The unit responsible for developing the MoJ content and services is the MoJ Digital Services team. You can follow their progress via their blog.

Following is the status of MoJ’s main information and service developments for GOV.UK as at July 2014.

Guidance and information

MOJ Digital Services, working with the Government Digital Service (GDS) and HMCTS, are producing new court and tribunal guidance for GOV.UK, which will include the specialist information for professionals which is currently on the Justice site. The new articles should all be complete and live by the end of 2014.

Further refinements are being made in response to customer feedback to the court finder which was launched in 2013.

Work is proceeding on new tribunals decisions databases, following the successful launch of the immigration and asylum tribunal appeal decisions in 2013.

GDS is helping MoJ Digital Services to develop a new web format for the procedure rules, which is still in its early stages.

Services

The lasting power of attorney tool, developed with the Office of the Public Guardian and GDS, was the first government “exemplar” service to pass the Digital Service Standard in May 2014, and is now fully live.

Improvements are being made to other MoJ digital services, including:

  • employment tribunal claims;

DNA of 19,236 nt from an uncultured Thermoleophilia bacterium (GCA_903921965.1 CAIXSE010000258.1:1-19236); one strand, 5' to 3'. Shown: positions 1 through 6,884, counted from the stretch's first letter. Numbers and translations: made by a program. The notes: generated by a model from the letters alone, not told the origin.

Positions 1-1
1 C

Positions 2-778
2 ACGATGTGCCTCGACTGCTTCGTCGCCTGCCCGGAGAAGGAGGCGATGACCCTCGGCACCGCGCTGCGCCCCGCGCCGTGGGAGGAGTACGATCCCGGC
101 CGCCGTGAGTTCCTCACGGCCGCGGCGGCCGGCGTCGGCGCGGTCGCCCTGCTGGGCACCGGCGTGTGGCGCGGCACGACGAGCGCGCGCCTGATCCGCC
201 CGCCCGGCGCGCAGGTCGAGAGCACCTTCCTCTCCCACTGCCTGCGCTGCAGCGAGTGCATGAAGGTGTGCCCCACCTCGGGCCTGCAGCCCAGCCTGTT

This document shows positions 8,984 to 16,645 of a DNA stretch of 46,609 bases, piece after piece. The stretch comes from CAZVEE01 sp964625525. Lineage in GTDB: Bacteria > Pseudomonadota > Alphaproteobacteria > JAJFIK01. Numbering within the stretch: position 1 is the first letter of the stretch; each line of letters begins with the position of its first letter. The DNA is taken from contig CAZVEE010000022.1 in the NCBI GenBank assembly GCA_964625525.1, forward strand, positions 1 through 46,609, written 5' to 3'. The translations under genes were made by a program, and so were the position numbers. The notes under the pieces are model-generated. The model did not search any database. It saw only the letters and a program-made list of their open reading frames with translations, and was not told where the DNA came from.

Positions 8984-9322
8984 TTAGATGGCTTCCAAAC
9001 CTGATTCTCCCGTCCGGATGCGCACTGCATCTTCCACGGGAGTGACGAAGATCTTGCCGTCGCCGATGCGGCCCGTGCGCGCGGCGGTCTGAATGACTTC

• civil claims: first accelerated possession cases; the existing money claim online and possession claim online services are still in service but are being redeveloped;
  • prison visits booking, currently being tested in selected prisons;
  • traffic offences, with an initial pilot taking place in Manchester; and
  • a new civil legal advice tool.

The importance of search

With all this movement of information and services from justice.gov.uk, HMCTS and other agency websites incrementally to GOV.UK, it can be confusing to navigate or search any of these sites individually. Google is still your best friend here. The GOV.UK site is well optimised so that if particular guidance, information or services are on GOV.UK, that will top the results, followed by related and often redundant pages from the pre-existing government sites.

Try the following Google search for employment tribunal claim for example. You’ll note that the employment tribunal guidance on GOV.UK ranks above that on justice.gov.uk. In time the latter will drop off the results entirely.

Conclusion

There has been much criticism of the GOV.UK site which imposes an unfamiliar uniformity and simple design on the former disparate yet familiar websites which did the job quite nicely and colourfully, thank you. Naturally, we are at a point in the transition where the unfamiliarity and incompleteness is unsettling. However, once the move is complete, next year I think we will see that the new site is indeed delivering on its promise – Simpler, Clearer, Faster – even for lawyers!

Nick Holmes is joint editor of the Newsletter.

Email nickholmes@infolaw.co.uk. Twitter @nickholmes.